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the syrian crisis. rebellion, civil war, and the prospect of regime change in a hostile neighboring country require watchfulness and close attention. except for a single incident (that will be discussed below), eighteen months of rebellion in syria had remarkably little impact on Israel. But this reality has been fragile and could change swiftly. The regimes collapse, if it materializes or seems to be imminent, could transform the present calm into a major Israelisyrian crisis and so could the launching of an Israeli or an american raid on Irans nuclear facilities. The long-term ramifications for Israel of the syrian crisis will naturally depend on the future course of events. They will be analyzed further below according to several scenarios.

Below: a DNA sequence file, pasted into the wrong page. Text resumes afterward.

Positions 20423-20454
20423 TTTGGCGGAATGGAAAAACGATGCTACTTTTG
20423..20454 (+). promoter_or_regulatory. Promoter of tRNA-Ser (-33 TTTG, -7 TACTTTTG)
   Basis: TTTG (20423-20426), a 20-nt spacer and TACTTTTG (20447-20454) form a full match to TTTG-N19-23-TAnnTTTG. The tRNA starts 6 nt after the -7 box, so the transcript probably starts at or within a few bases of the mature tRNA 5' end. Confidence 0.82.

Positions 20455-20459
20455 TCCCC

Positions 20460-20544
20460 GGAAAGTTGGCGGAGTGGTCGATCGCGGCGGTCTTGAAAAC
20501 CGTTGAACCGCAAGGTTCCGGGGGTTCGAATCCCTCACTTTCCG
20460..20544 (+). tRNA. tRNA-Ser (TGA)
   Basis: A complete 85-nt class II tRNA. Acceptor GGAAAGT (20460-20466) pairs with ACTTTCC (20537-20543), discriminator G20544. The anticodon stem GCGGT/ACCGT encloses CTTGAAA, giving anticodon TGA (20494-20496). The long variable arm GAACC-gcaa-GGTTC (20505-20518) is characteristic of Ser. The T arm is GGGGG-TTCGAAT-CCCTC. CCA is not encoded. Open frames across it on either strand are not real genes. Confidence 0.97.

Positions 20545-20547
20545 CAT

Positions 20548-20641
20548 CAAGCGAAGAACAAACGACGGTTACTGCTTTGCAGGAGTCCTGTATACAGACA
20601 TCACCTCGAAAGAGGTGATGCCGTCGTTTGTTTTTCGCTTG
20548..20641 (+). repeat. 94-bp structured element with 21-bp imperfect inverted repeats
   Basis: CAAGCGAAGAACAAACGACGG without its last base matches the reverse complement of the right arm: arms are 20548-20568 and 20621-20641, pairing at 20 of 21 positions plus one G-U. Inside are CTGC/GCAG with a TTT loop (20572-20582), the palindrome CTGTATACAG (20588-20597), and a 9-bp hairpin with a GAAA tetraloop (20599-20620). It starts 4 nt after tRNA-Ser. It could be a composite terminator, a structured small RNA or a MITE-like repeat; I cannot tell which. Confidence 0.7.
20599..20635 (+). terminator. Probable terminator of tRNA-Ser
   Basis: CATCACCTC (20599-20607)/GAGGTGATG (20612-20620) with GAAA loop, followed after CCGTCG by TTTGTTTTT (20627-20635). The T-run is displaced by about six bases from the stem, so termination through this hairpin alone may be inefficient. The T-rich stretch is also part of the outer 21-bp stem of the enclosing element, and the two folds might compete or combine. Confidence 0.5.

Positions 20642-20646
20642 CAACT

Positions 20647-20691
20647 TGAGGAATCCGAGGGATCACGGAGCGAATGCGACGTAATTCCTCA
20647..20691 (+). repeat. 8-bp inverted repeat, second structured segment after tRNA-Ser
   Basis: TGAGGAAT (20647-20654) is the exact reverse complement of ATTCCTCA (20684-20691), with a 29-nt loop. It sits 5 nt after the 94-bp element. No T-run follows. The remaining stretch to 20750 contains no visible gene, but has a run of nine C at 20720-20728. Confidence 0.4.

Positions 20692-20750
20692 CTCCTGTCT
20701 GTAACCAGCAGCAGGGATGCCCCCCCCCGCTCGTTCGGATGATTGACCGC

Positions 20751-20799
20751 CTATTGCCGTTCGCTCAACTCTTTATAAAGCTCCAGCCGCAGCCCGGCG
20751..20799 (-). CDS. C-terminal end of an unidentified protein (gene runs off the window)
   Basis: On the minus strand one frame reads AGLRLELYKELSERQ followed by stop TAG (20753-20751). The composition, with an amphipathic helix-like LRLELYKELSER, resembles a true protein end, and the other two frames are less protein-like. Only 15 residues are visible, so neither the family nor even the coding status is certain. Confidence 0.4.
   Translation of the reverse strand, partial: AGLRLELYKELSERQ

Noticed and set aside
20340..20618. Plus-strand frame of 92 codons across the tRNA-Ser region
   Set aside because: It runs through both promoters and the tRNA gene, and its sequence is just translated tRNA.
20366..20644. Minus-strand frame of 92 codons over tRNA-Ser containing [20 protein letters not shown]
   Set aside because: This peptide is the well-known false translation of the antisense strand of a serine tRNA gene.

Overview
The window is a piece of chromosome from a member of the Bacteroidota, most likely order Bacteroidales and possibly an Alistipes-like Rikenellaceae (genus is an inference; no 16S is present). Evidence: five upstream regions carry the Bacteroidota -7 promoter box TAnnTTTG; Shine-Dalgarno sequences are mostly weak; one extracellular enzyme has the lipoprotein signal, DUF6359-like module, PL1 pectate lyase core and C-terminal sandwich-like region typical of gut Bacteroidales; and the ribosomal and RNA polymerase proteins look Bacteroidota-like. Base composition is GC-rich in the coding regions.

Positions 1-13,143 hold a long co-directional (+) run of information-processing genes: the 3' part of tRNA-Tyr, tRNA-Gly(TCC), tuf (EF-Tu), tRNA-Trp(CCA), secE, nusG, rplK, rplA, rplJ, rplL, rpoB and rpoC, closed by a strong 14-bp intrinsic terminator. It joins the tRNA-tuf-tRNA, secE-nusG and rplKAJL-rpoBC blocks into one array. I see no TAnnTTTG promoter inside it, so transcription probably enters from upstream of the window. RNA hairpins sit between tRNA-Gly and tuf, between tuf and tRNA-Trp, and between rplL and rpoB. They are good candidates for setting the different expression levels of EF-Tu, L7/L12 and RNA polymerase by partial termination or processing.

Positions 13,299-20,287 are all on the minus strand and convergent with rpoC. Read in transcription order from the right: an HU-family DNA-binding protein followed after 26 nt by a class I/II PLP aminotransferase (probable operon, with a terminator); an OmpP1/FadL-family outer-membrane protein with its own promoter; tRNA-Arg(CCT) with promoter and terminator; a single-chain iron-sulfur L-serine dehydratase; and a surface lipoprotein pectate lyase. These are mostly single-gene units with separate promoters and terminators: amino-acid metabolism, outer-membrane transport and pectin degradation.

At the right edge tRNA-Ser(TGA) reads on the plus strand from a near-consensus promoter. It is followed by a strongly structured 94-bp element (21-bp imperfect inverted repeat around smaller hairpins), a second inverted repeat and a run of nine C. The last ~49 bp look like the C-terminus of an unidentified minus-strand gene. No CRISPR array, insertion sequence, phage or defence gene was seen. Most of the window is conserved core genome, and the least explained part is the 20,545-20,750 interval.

a few days later, on nakba Day, thousands of Palestinians gathered along the fence separating the Golan heights from syria near the Druze village of Majdal shams in the Golan heights. Unlike the security fences along Israels other borders, that fence was not a real barrier and several hundred Palestinians managed to break though it and cross into Majdal shams. four of them were killed and several dozens wounded by a small, surprised and ill-prepared Israeli military force. The incident reflected a sense of Israeli complacency, a byproduct of decades of quiet along the ceasefire line with syria. Israelis became used to a state of affairs whereby whatever the Baath regime was inflicting on Israel in other fronts, it implemented the terms of the 1974 disengagement agreements scrupulously and kept the Golan front quiet. The May incident in Majdal shams was but one of several Palestinian efforts to mark nakba Day along Israeli frontiers. In the syrian case, it may not have been sponsored, just permitted, by the regime. nontheless, it was a wake up call for Israel that the Golan front might no longer remain quiet and that the unrest could quickly ignite the syrian front whether as a deliberate policy (as threatened by rami Makhlouf) or as a byproduct of the syrian rebellion. Israel took the necessary precautions, beefing up the fence and boosting its military presence in the Golan. a second Palestinian attempt to cross the fence was nipped in the bud. The Golan front remained quiet but there was a reinforced sense in Israel that the syrian civil war could spill into Israel or draw it in from one day to the next. In november 2012, a number of incidents occurred along the syrian-Israeli ceasefire line and in the Golan heights. They were probably an unintended consequence of the fighting between the syrian army and the opposition and did not reflect a decision by either side to extend the fighting into the Golan heights or try to draw Israel into the conflict.